Muir Weather Telemetry Back Online

This afternoon, I was able to get up to Camp Muir with a bunch of test equipment and figure out what was wrong with the weather telemetry at Camp Muir.  It turned out to be simply a power issue.

I also brought up the webcam and installed it and the microwave network link that gets the image back down to Paradise.  It is currently online but this time of the year it can easily get covered in ice and it takes a couple of days to melt out.  The ice also covers the micro-wave antenna and impedes radio transmissions it needs to transfer the image.  So you may see a completely white image, or just an image that has not updated in a few days.

PLEASE DO NOT HIT, BANG, BUMP, or TAP the webcam to help clear the ice!  It has been irreparably damaged by someone doing this already, and it is on its last legs because of it.  Several clips and cables have come unsoldered from the board in difficult locations to access.

Just let the ice melt off please!

The snow today was good, however there is some developing sastrugi up high above 9,000'.

Ski penetration at 10:30 am this morning was less than 1-2 cm all the way up from Paradise.  At pan point, the snow is very frozen.  Although I was on less-than-full-thickness skins, I had to take my skis off to ascend up Pan Point and I was unable to put them back on where I usually do.  Falls are still possible and we've had many accidents on pan point this winter.  Please take an ice axe, a whippet, or something to help stop you if you get to sliding.  Something store-bought for that purpose!

Several summits on the Ingraham Direct route have been achieved in the last couple of days.  A few people tonight have plans to climb Gib Ledges. A guided group (Alpine Ascent International) reported very good climbing conditions all the way to the top.

Not many people are climbing so you may find yourself up there by yourself.  Please take enough gear on your summit climb to survive a night or two or a storm on the mountain.  Climbing rangers are starting to come on duty now, but we are not staffing high camps yet.  Stay sane and within your skill and comfort zone.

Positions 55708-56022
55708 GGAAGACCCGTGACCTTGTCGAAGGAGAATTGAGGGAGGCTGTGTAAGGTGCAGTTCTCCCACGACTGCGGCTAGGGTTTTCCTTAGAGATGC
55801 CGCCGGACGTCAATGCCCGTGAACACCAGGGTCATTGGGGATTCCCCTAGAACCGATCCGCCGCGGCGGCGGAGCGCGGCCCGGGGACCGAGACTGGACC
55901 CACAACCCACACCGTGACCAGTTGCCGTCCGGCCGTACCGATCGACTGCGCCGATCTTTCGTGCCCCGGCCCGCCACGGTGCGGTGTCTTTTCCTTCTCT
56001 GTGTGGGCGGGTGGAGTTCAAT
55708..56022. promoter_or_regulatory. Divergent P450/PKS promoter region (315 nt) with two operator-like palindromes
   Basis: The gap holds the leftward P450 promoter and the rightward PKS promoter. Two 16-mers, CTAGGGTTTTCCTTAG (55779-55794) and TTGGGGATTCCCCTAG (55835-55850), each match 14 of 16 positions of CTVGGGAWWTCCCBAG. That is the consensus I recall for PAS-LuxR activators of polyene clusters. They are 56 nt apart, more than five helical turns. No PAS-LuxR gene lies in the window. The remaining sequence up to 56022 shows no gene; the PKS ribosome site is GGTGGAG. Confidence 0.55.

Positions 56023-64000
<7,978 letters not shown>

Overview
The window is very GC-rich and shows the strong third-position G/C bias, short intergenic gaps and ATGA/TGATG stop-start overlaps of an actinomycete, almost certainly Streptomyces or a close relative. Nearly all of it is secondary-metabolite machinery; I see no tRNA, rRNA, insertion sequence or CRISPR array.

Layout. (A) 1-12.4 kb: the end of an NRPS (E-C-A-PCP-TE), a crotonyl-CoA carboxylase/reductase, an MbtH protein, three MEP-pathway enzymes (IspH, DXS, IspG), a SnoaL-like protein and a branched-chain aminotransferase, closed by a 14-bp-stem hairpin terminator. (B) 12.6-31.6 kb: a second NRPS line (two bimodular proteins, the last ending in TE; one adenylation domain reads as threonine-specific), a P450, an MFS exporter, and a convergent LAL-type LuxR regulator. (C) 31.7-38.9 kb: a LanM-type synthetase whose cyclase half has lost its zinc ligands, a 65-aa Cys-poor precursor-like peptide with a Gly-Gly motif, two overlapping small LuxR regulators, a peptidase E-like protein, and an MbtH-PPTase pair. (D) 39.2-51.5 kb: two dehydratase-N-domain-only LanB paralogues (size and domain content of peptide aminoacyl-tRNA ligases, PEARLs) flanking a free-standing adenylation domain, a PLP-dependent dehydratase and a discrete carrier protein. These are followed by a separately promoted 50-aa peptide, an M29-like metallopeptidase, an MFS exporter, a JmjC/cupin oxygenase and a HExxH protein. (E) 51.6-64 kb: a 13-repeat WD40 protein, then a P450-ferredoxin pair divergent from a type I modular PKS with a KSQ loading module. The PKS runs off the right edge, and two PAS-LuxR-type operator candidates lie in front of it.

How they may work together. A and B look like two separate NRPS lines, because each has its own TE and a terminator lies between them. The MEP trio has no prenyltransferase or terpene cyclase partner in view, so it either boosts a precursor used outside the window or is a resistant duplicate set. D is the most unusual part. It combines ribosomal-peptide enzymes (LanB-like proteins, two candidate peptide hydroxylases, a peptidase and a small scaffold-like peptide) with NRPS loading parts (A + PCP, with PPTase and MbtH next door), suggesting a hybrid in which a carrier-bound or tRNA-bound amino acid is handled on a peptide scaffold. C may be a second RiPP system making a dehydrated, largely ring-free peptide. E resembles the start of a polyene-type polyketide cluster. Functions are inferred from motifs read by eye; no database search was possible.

Remember that a climbing pass and permit are required for day use on glaciers, even below 10,000'. If you are on the Cowlitz or Nisqually Glacier you need a climbing pass and climbing permit. You can pay for your climbing pass at the self-registration kiosk at Paradise.  You can also find instructions by following this link.  Once you have your annual pass, permits are free and you can come as many times as you want!

- Stefan Lofgren

Big Avalanches on the Nisqually (Rock AND Snow)

Late in February, we received word from the Pacific Northwest Seismic Network and the University of Washington that there had been a noticable surface seismic event (not an earthquake) that appeared to be near the top of the Nisqually Cleaver.  You may recall that in the summer of 2012, a large portion of the Nisqually Cleaver gave way at about 12,000 feet and tumbled down to about 8000 feet on the Nisqually Glacier.  This wasn't as big, but nevertheless the PNSN and the UW gave us a heads up and asked if anyone had seen anything. 

You can see the brownish stain on the surface of the glacier below the Nisqually Cleaver.  This is exactly where the large rock avalanche occurred in 2012. However, what was more noticeable was a snow avalanche that occurred from the 11,500 foot level on the Nisqually Icefall and traveled all the way down to the terminus of the Nisqually Glacier.  I have seen avalanche debris on the Nisqually down to about 6500 feet before, but never down to the terminus!

The following images were taken on Friday February 28th from the Muir Snowfield:

Snow in Red. Rock in Blue.
Debris approaching terminus of Nisqually

Chad Kellogg

Sad news from Patagonia. Our heartfelt sympathies go out to everyone who knew Chad and are currently dealing with the tragic news.

Chad left a huge mark here at Rainier and his legacy and accomplishments will not be forgotten.